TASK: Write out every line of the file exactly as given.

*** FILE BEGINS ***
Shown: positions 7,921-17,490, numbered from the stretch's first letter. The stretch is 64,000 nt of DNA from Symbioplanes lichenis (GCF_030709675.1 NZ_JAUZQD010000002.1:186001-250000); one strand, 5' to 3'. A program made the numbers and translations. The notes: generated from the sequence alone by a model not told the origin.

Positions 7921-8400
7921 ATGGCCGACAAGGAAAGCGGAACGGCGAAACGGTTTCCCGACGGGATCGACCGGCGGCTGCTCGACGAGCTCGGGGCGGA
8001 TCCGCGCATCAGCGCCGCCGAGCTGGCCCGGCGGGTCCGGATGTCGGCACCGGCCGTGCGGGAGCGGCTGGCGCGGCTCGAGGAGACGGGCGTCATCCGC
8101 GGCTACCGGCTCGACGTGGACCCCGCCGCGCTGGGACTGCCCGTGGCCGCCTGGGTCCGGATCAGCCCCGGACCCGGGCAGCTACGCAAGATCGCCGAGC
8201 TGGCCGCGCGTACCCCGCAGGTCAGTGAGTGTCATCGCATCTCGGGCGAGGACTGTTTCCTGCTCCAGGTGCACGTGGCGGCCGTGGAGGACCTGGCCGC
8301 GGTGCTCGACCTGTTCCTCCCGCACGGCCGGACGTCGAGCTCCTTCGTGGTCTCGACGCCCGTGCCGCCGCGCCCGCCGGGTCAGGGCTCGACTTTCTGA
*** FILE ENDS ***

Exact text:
Shown: positions 7,921-17,490, numbered from the stretch's first letter. The stretch is 64,000 nt of DNA from Symbioplanes lichenis (GCF_030709675.1 NZ_JAUZQD010000002.1:186001-250000); one strand, 5' to 3'. A program made the numbers and translations. The notes: generated from the sequence alone by a model not told the origin.

Positions 7921-8400
7921 ATGGCCGACAAGGAAAGCGGAACGGCGAAACGGTTTCCCGACGGGATCGACCGGCGGCTGCTCGACGAGCTCGGGGCGGA
8001 TCCGCGCATCAGCGCCGCCGAGCTGGCCCGGCGGGTCCGGATGTCGGCACCGGCCGTGCGGGAGCGGCTGGCGCGGCTCGAGGAGACGGGCGTCATCCGC
8101 GGCTACCGGCTCGACGTGGACCCCGCCGCGCTGGGACTGCCCGTGGCCGCCTGGGTCCGGATCAGCCCCGGACCCGGGCAGCTACGCAAGATCGCCGAGC
8201 TGGCCGCGCGTACCCCGCAGGTCAGTGAGTGTCATCGCATCTCGGGCGAGGACTGTTTCCTGCTCCAGGTGCACGTGGCGGCCGTGGAGGACCTGGCCGC
8301 GGTGCTCGACCTGTTCCTCCCGCACGGCCGGACGTCGAGCTCCTTCGTGGTCTCGACGCCCGTGCCGCCGCGCCCGCCGGGTCAGGGCTCGACTTTCTGA